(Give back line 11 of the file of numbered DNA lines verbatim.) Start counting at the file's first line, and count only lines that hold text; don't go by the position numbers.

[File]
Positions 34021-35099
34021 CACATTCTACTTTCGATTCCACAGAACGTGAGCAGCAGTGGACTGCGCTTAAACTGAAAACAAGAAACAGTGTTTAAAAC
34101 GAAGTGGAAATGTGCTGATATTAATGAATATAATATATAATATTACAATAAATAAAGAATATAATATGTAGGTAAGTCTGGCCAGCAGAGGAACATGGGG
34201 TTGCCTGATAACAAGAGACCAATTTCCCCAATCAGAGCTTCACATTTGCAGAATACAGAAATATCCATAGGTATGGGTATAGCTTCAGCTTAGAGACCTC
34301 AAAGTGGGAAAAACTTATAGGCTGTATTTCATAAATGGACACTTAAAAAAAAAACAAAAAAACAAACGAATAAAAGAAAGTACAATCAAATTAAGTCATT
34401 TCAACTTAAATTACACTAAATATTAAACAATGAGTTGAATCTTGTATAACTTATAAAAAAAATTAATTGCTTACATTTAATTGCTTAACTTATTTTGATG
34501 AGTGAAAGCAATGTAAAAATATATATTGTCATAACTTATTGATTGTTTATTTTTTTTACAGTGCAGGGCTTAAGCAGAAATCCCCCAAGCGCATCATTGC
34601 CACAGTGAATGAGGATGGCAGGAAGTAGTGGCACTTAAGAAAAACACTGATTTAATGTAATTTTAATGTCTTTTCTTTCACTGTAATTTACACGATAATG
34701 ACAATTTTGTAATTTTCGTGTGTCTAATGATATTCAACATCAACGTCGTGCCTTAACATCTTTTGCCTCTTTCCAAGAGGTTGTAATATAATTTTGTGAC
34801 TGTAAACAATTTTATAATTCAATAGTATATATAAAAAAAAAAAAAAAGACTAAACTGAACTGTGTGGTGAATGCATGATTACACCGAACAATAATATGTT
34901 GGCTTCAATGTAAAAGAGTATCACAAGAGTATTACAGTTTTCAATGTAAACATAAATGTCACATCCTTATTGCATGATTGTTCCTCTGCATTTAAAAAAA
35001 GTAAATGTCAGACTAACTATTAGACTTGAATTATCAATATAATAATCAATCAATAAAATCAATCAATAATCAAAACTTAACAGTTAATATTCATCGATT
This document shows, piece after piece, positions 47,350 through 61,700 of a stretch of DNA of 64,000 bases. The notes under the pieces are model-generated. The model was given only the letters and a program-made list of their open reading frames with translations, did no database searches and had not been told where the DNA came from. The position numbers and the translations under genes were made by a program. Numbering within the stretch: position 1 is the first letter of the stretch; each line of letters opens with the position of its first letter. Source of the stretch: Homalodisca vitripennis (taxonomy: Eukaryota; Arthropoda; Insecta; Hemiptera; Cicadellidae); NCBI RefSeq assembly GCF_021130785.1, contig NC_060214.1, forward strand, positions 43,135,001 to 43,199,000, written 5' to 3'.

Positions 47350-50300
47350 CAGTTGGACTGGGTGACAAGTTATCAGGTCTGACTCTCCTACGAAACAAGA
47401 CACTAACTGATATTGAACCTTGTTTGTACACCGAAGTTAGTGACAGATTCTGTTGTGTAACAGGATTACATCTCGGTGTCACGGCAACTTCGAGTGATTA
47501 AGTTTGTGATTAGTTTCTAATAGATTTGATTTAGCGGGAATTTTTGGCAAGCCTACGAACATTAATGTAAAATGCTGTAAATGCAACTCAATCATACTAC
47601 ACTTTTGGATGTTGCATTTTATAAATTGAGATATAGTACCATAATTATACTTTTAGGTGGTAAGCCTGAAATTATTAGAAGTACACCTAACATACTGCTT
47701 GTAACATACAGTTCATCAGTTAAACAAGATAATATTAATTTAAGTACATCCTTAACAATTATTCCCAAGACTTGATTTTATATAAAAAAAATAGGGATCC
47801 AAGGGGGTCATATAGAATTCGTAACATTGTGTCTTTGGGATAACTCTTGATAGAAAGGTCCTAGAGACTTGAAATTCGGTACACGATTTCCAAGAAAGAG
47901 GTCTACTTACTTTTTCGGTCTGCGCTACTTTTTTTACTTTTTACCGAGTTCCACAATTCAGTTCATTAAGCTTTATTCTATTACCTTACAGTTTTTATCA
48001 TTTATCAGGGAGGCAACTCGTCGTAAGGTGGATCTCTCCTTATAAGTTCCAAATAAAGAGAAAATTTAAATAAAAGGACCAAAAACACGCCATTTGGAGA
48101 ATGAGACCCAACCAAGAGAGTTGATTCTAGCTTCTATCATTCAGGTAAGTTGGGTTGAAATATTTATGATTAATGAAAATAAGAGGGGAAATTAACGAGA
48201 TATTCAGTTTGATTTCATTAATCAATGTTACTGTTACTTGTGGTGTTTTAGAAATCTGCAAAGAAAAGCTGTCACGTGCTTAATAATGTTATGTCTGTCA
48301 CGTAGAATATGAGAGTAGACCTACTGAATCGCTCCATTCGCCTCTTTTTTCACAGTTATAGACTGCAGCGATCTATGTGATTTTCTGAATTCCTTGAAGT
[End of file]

34901 GGCTTCAATGTAAAAGAGTATCACAAGAGTATTACAGTTTTCAATGTAAACATAAATGTCACATCCTTATTGCATGATTGTTCCTCTGCATTTAAAAAAA